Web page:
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Spring Blackfish
By Rich Johnson

The arrival of spring each season brings visions of giant blackfish (Tautoga onitis) to the minds of many sinker bouncers. Whether you fish from Montauk and Orient Point on the Island’s east end, or City Island and the NY Bight to the west, spring is blackfish time. The tautog, as it is sometimes referred to, is prized table fare and a formidable foe when hooked. It makes dogged battles every time and gives a good account of itself for even the smallest runt of the litter.

Blackfish may attain weights of 25 pounds and live 30 years as it feeds mainly on crustaceans and bivalves. Their menu includes crabs, lobsters, barnacles, mussels and anything else with a hard shell, but will accept worms, clams and squid particularly during the spring season when their mouths are tender from the spawn. Not a very picky diet, which makes it a very willing participant in the fishing game. While many anglers chase after blackfish each fall, it is the spring season and particularly the month of May when blackfishing hits its peak activity by fish and anglers alike. More real “slobs” are caught each spring and most of the world record, light tackle blackfish have been caught during the spring season when tog roam the shallow water mussels beds, making light line fishing a realistic angling opportunity.

BRIEF HISTORY. Over the years, the recreational fishermen made up about 95% of the total blackfish catch, that is until the Asian live fish market put a big dollar sign on the back of the tautog in the early 90’s. There was a time when a live blackfish brought over $5 per pound! As with anything carrying a price tag on its head, now everybody had to catch blackfish. This included commercial fishermen who until this time only accounted for the other 5% and used blackfish as by-catch or for lobster bait. With the high dollars, of course poachers all came out of the woodwork to take advantage of the easy dollars involved. You see blackfish will hide in any crevice or cranny they can find on the bottom. This is what makes them so susceptible to fish pots and fish traps and the amount of unregistered and unlicensed fish traps over the years led to the fast decline of the blackfish population.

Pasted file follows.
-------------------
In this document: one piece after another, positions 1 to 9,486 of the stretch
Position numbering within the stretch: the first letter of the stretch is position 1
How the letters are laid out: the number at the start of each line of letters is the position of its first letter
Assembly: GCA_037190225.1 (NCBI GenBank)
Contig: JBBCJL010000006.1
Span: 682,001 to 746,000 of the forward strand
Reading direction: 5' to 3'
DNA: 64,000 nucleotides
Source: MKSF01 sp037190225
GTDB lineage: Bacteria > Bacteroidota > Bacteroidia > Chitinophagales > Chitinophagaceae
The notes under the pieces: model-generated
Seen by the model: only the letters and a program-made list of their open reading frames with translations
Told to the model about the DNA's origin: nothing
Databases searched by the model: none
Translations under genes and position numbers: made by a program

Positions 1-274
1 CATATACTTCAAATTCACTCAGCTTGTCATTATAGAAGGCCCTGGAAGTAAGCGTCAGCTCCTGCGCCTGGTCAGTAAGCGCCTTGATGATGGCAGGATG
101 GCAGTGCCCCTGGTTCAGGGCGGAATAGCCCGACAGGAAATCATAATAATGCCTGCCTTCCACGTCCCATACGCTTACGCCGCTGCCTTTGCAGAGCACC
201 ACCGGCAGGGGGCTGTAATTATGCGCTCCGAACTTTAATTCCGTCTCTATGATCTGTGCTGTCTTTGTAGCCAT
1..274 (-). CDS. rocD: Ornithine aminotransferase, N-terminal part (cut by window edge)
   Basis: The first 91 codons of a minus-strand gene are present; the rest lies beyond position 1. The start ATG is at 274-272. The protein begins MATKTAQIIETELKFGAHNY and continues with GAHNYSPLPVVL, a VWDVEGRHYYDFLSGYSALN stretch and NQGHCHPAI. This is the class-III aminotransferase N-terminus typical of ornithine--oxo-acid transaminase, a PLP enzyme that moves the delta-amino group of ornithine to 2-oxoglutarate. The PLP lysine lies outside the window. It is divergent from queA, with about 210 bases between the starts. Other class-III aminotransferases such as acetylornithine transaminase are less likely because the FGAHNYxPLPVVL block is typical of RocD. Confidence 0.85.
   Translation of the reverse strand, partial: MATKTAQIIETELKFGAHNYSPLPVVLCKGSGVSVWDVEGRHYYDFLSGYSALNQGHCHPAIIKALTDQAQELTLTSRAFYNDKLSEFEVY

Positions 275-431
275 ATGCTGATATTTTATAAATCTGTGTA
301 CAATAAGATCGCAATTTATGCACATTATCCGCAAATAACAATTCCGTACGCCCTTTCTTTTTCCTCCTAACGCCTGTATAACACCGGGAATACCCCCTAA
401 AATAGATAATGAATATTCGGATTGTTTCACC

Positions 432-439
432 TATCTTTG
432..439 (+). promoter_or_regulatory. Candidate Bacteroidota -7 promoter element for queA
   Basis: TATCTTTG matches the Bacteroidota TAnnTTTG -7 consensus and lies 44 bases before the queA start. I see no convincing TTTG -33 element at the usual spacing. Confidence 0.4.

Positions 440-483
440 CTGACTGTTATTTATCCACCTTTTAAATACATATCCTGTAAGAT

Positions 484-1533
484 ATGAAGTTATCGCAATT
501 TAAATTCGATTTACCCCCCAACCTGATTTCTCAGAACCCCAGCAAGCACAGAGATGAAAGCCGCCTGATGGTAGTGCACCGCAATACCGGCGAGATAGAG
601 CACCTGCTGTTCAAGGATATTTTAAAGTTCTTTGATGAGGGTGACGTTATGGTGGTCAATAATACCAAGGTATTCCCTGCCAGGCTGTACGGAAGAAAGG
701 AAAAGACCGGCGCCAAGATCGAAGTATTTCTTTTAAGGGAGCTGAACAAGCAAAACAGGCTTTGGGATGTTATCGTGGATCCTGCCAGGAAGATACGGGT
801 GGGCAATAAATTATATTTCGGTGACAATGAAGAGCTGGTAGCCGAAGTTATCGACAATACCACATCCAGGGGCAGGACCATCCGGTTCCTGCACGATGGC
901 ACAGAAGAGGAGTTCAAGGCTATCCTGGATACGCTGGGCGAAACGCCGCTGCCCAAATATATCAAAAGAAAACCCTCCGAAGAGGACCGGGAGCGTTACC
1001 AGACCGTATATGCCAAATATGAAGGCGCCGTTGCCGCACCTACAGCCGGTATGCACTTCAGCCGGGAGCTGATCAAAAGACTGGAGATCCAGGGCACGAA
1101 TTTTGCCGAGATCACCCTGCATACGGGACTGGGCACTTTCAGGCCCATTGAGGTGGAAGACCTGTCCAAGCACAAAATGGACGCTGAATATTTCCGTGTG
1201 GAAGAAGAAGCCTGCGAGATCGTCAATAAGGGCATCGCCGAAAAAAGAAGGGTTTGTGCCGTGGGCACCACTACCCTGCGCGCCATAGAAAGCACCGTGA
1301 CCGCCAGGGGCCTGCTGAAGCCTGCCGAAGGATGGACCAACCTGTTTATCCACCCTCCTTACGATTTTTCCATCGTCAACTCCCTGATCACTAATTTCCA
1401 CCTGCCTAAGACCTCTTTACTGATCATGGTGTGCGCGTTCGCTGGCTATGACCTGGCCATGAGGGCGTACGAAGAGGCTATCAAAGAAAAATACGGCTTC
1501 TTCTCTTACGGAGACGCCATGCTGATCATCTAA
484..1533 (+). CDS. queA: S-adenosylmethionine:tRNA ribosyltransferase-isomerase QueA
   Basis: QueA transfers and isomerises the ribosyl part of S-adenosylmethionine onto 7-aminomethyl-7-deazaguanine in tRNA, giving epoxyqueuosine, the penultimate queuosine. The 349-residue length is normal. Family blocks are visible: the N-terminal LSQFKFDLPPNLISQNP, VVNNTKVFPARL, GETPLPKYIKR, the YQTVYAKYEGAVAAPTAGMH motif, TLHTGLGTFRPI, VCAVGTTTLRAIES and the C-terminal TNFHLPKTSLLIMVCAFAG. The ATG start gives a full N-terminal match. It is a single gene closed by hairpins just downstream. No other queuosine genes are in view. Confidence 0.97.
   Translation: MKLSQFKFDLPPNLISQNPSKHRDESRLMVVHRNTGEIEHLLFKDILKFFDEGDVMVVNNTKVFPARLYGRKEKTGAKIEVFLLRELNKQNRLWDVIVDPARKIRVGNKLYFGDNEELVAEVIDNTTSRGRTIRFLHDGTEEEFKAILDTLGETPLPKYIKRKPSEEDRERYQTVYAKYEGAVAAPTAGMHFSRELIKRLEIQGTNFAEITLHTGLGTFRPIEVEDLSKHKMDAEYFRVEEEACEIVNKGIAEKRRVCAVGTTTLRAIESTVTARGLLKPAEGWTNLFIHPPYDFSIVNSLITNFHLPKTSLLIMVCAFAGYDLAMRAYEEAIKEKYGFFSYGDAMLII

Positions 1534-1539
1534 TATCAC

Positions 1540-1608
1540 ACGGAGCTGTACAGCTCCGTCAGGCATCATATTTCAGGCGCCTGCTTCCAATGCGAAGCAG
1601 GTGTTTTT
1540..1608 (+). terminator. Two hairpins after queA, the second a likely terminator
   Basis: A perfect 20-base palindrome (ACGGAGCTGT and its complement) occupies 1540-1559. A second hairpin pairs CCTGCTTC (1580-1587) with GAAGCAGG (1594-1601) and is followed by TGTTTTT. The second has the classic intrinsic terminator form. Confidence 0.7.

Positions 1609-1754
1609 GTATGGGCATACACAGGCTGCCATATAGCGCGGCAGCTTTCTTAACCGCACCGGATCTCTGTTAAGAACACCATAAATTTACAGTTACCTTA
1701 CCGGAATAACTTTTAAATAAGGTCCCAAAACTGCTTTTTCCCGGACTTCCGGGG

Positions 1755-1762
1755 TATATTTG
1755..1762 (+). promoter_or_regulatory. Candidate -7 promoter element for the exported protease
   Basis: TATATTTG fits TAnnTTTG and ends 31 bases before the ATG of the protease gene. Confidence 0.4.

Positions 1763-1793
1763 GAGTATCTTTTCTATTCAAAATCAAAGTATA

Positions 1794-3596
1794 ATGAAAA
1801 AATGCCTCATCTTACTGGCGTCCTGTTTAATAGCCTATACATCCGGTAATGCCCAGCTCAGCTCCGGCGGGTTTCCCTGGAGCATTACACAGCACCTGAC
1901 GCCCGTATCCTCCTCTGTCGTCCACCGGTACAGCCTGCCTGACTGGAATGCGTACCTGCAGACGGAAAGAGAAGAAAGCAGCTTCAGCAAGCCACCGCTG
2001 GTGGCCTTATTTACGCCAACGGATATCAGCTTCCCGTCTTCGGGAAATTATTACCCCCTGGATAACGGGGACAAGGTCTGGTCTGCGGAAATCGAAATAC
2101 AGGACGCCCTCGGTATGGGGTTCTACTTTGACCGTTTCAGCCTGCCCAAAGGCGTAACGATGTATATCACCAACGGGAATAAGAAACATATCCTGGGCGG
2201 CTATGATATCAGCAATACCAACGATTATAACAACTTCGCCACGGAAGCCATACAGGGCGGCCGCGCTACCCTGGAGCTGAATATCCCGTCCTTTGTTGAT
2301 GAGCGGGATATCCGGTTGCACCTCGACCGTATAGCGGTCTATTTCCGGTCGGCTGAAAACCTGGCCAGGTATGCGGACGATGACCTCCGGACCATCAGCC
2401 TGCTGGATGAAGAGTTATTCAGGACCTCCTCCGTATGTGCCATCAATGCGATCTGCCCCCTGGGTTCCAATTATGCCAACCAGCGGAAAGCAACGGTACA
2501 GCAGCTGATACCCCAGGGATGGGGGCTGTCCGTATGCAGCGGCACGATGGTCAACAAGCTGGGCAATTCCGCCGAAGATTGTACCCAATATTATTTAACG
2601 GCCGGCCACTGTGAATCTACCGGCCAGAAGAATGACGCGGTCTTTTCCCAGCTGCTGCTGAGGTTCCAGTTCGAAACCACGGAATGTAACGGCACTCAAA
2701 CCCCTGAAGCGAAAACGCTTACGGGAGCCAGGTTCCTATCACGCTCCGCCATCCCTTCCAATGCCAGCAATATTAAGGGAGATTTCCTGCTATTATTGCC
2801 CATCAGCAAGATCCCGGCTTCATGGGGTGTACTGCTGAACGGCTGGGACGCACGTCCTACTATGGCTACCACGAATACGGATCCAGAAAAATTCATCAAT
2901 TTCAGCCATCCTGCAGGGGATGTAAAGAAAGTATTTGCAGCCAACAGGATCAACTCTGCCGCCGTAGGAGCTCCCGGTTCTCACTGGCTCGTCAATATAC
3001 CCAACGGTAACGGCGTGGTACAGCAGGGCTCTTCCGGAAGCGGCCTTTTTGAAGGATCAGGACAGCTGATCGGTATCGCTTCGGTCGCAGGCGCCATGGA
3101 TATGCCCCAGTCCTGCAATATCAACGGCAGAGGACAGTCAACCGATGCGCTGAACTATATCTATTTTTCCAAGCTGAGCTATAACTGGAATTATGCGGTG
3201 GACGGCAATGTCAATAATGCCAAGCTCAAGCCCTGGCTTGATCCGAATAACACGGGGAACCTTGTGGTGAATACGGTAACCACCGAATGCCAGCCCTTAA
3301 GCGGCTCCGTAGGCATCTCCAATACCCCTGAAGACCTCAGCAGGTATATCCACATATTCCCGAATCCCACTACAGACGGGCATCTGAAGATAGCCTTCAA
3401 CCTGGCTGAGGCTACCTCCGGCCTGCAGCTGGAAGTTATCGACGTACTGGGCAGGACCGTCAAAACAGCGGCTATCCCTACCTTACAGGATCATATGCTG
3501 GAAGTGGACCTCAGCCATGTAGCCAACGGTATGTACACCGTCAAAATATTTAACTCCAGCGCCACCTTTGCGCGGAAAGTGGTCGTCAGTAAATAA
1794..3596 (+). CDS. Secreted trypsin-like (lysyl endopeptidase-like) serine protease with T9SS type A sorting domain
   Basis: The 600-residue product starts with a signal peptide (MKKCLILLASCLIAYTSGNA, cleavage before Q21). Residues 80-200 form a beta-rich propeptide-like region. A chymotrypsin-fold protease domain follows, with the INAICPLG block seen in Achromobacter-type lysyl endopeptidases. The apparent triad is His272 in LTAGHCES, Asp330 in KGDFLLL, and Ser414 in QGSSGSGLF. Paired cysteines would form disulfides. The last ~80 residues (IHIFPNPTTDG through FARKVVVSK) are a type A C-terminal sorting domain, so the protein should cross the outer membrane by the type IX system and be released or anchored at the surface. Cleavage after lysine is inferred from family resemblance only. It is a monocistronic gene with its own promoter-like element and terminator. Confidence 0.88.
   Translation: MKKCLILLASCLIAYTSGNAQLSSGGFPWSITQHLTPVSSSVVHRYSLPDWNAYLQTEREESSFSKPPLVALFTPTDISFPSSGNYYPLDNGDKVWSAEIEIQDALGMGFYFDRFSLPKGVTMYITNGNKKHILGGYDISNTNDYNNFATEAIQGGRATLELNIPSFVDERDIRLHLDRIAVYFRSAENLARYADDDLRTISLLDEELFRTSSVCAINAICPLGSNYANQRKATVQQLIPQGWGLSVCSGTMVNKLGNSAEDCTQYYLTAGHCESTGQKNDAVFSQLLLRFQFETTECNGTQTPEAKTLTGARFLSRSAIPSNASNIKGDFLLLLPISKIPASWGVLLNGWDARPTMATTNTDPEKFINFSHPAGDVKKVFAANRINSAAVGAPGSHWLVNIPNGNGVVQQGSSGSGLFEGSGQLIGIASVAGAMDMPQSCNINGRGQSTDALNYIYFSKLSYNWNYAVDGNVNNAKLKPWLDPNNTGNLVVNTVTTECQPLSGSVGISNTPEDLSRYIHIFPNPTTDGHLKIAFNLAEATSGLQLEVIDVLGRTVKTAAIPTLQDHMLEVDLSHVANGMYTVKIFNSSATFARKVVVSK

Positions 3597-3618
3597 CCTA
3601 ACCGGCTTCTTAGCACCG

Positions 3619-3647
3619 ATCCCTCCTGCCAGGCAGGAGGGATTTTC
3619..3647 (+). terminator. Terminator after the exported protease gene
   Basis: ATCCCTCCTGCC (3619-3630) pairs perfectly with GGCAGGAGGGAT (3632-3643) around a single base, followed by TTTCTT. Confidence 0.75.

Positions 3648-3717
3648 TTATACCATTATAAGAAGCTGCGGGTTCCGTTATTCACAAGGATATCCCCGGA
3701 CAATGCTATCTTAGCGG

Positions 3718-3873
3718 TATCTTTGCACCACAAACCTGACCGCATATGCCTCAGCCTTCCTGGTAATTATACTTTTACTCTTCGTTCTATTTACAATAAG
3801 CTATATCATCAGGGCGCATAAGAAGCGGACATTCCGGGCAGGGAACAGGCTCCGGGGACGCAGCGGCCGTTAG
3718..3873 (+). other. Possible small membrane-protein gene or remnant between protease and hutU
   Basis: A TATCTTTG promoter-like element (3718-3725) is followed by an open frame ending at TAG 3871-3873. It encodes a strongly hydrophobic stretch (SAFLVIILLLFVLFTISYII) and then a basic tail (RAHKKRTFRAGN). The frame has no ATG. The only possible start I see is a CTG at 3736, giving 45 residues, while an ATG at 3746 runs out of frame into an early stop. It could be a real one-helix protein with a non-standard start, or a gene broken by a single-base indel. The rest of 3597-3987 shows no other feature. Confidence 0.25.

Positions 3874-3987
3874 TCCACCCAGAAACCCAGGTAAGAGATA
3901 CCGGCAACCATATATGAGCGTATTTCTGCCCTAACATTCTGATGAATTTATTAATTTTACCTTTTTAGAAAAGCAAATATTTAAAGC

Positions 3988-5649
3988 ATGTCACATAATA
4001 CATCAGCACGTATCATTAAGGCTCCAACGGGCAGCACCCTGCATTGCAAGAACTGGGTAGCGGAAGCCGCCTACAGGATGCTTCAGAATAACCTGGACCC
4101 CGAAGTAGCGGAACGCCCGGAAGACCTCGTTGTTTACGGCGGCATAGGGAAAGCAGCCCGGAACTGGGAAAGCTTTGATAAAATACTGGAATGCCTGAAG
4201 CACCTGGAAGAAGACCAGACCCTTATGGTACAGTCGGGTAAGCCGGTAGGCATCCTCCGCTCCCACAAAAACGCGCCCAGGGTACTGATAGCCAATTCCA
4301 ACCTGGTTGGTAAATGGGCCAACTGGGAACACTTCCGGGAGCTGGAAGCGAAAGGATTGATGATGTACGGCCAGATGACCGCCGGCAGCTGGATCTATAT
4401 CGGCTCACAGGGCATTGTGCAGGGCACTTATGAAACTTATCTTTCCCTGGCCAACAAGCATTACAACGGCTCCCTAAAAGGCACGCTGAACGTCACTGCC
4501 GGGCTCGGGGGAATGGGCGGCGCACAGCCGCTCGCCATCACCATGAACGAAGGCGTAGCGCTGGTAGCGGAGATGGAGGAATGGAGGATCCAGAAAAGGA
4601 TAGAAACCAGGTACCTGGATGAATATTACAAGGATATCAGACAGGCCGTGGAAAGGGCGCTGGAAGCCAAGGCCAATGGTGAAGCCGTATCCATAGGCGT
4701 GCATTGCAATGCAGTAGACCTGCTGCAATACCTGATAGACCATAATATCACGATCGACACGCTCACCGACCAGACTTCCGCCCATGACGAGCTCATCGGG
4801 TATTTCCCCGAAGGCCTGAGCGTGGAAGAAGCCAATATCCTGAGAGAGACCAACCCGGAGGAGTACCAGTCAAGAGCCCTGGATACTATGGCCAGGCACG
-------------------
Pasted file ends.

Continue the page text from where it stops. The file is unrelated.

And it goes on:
A few seasons back, the ASMFC, a federal body of representatives from the East Coast states, put a mandated limit on and required a 55% mortality decrease in the blackfish population. Without going into all the details, the entire blackfish population harvest had to be cut by this margin of 55%. To do so, both the recreational and commercial sectors of the fishing game had to make adjustments in the harvesting of this tasty critter.

So to reach this 55% percent mortality reduction, the ASMFC instituted a limit on the number of blackfish a recreational fishermen could catch. The size of the blackfish was also increased from 13 inches to 14 inches and a bag limit (number of fish kept) was reduced from 10 to only 1 from June 1 until October 7. So with this in mind, May is the last month you can keep 10 blackfish per trip until the fall season in October.

TACKLE. Blackfish live among rubble, rock piles, jetties and any place normal tackle would get beat up. This is why most gear is heavy, conventional tackle consisting of 30 to 40-pound test line and stout rods and reels to handle the pressure they can put on an angler. In the spring however, you can find blackfish in shallow water areas, allowing you to scale down your tackle, because now you’re fishing in open water. Seven-foot rods with smaller reels and 15 pound test give you more of a challenge and there are not as many places for blackfish to pull you in and break you off.

This lighter tackle can work well around the back bay bridges in the spring and North Shore anglers have found surf fishing from shore in among the boulders can produce large blackfish. Baits this time of year should include worms, clams and squid, although sometime during May they will switch over to crabs so you should bring along a few just in case. Remember spring is the time when many of the large females will be caught and full of eggs increasing their normal weights. These are the ones to release and take the males home for dinner. Males have a blunter or square head and large males will have white chins. This should help make telling he difference easier for you.

Copyright May 6, 1995-2020 The Fishing Line

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